Q&A: Addressing California’s Wildfire Risk
Wildfire Mitigation Fact Sheet (Spanish)
'New Normal' Fact Sheet (Spanish)
California policymakers are working to develop new policies to help strengthen standards that will reduce the risks associated with devastating wildfires that have become part of California’s “new normal” due to climate change and other conditions.
Courts have held California’s utilities liable for all of the property damage related to wildfires that involved utility equipment, without regard to whether the utility did anything wrong. This is known as inverse condemnation. The doctrine assumes that utilities can pass these costs on to their customers.
Since a California Public Utilities Commission decision last year on a wildfire in San Diego, it’s no longer clear if utilities will be able to share the risk of wildfire costs.
Pedro Pizarro, president and CEO of Edison International, discusses the need for comprehensive statewide solutions to address the increasing risk of wildfire and the infrastructure challenges faced by the state.
Q: Why do you see wildfires as such a big challenge to address?
A: As wildfires increase in frequency and intensity, it is imperative that thoughtful, comprehensive policies are crafted that help address this major threat affecting all Californians. This includes increased funding for wildfire suppression, improving our policies around forest management, land use management and building codes — particularly in high wildfire risk areas — hardening utility infrastructure in high fire risk areas, and, when unfortunate fires do occur, properly allocating responsibility for their consequences.
SCE is committed to being part of the discussions and solutions that will allow the state to change the way we all think about, plan and respond to wildfires. We must be nimble and acknowledge that the current structure is unsustainable and requires comprehensive solutions to mitigate risk, to protect citizens, customers and businesses, and to align public policy to current and future realities.
Q: How does this affect customers? Why should they care if they don’t live in a high fire risk area?
A: We all saw the awful footage of the wildfires last year. Eight of the 20 most destructive wildfires in California history have taken place in the last three years. And the risk is no longer seasonal — our “new normal” is that wildfires happen year-round.
In terms of our customers, almost 30 percent of them live in high fire risk areas. There’s no denying anymore that dead, dying and diseased trees, as well as climate change and extreme heat, drought and heavy rains are affecting our very way of life. We can’t wait for another wildfire to attack this issue. We must come up with viable solutions, for the good of our collective safety and the economy.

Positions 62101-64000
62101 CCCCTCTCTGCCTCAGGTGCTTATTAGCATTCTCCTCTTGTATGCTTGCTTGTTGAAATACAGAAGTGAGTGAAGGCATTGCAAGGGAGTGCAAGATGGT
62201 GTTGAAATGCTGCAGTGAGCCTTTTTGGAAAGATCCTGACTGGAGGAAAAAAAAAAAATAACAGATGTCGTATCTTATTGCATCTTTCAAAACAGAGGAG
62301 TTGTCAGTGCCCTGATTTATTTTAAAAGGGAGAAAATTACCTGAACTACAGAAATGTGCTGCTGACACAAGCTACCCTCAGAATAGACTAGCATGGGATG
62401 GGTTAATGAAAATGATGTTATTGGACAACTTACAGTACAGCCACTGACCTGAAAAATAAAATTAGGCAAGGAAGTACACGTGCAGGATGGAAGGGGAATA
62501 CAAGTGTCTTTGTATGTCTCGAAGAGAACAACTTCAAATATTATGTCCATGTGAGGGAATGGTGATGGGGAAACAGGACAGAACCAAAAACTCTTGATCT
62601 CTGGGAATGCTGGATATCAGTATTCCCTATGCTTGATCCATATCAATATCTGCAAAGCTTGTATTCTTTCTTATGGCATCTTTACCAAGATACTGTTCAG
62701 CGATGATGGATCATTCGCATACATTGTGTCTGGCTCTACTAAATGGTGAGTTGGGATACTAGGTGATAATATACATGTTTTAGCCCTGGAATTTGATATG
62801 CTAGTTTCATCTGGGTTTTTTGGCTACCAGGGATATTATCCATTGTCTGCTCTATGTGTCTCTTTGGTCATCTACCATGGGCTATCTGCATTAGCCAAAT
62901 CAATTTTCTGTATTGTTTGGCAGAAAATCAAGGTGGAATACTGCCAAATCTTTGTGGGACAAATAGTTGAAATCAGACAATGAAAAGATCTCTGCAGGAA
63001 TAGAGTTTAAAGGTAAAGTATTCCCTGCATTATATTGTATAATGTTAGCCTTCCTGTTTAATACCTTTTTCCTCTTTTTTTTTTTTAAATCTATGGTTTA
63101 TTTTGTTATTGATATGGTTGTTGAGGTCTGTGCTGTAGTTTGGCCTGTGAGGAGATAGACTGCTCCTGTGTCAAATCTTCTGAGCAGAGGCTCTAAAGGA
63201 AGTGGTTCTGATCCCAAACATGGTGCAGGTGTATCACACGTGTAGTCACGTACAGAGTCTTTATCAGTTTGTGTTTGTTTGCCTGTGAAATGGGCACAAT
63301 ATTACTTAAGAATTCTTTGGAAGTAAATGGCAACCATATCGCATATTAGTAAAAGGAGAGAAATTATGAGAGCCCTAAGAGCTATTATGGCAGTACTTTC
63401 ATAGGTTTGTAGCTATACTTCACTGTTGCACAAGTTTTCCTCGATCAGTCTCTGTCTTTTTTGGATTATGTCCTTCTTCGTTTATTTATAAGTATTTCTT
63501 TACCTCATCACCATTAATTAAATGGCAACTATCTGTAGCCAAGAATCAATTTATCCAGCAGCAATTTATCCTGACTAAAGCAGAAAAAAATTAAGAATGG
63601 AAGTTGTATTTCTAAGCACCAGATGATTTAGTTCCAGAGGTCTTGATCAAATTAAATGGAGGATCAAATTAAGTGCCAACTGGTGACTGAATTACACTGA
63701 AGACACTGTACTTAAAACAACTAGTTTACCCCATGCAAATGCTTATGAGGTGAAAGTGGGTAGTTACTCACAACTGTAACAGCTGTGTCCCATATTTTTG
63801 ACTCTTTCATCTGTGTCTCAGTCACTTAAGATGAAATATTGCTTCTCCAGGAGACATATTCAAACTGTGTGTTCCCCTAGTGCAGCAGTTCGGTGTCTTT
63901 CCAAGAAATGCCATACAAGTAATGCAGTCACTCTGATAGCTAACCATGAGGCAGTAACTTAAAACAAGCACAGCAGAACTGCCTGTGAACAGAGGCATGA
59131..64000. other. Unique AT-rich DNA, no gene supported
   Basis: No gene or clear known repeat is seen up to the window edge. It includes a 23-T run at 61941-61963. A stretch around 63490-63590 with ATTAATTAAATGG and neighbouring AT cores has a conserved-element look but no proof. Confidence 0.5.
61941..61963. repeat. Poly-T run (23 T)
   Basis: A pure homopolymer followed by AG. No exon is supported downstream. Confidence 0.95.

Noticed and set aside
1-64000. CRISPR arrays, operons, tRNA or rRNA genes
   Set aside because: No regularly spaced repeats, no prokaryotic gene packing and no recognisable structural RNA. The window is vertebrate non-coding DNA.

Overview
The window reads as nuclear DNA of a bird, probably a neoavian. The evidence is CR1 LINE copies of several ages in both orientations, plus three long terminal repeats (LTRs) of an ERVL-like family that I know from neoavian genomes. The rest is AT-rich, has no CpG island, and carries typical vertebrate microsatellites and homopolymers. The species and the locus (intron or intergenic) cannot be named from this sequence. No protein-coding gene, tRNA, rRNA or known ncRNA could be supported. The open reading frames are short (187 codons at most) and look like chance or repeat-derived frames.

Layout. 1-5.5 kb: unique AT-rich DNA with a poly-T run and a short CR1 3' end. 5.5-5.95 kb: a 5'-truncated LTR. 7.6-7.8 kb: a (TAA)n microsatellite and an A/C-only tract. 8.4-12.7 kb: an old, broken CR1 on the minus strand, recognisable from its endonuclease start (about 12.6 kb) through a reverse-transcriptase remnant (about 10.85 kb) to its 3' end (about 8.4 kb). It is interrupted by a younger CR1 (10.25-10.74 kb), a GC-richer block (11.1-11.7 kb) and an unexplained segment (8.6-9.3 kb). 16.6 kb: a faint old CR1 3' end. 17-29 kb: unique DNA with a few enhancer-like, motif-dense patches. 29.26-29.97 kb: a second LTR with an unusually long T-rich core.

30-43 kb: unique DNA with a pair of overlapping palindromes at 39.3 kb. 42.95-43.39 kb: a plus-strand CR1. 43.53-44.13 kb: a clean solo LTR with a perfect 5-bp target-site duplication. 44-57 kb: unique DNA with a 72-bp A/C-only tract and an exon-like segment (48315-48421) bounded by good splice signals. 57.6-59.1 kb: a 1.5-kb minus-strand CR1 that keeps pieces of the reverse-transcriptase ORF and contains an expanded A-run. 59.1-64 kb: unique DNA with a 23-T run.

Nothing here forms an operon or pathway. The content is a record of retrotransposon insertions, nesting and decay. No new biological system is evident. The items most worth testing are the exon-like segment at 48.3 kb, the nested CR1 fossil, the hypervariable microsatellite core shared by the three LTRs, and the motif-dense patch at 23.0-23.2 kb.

Q: What are some specific solutions you believe are needed?
A: We must first work as a state to prevent and mitigate catastrophic wildfires. Second, our state infrastructure must be hardened with stronger building codes for infrastructure and other assets such as homes in high fire risk areas. Third, when a catastrophic event occurs in spite of all of these efforts, we need thoughtful policies around how financial risks are allocated, including fire suppression costs and responsibility for damages.
We believe that the state should establish objective wildfire mitigation operating standards that meet or exceed industry best practices and are applicable to California's utilities and other critical infrastructure providers.
If something goes wrong, regulators should use these clear standards when they determine if a utility properly ran its system. An updated standard of liability that considers degree of fault rather than the current standard of strict liability would ensure that there is a fair sharing of the increasing risk of climate change impacts across society.
Q: There has been legislation already introduced regarding wildfire issues. Are you supportive of those efforts?
A: We will continue to work with state leaders — lawmakers and business and community leaders — on a comprehensive wildfire solution that addresses the issues of prevention, liability and cost recovery. This could be through existing bills or new legislative vehicles as they come up.
We were heartened by the statement released by Gov. Brown's office in conjunction with bipartisan legislative leaders. They are partnering on solutions that will make California more resilient against the impacts of natural disasters and climate change. The statement noted five key areas that they and the Joint Legislative Committee on Emergency Management will focus on to craft solutions, from updating liability rules and regulations for utilities to enhancing prevention and mitigation efforts surrounding these events.
At this stage in the legislative process, the individual bill numbers matter less than the substance. And we are fully engaged with the legislature on these issues, with a goal of achieving reforms that provide more transparency and additional efforts to mitigate catastrophic events.
At this point, though, it's just too early to comment on any one bill or what the vehicle would be that could end up getting amendments that could address the liability issue.
Q: What do you see as the timeline for addressing these issues?
A: There is continuing dialogue with the utilities and Sacramento policymakers. The Senate, the Assembly and the Governor's Office are talking with a lot of different parties. There are many parties at the table, including labor and environmental groups, government agencies or experts in fires and forest management, as well as other industries such as insurance, construction and building. We certainly want to see that big picture, statewide view. I can't predict any specific timeline or outcome, but we are very encouraged that Sacramento is so engaged at this stage of the process.
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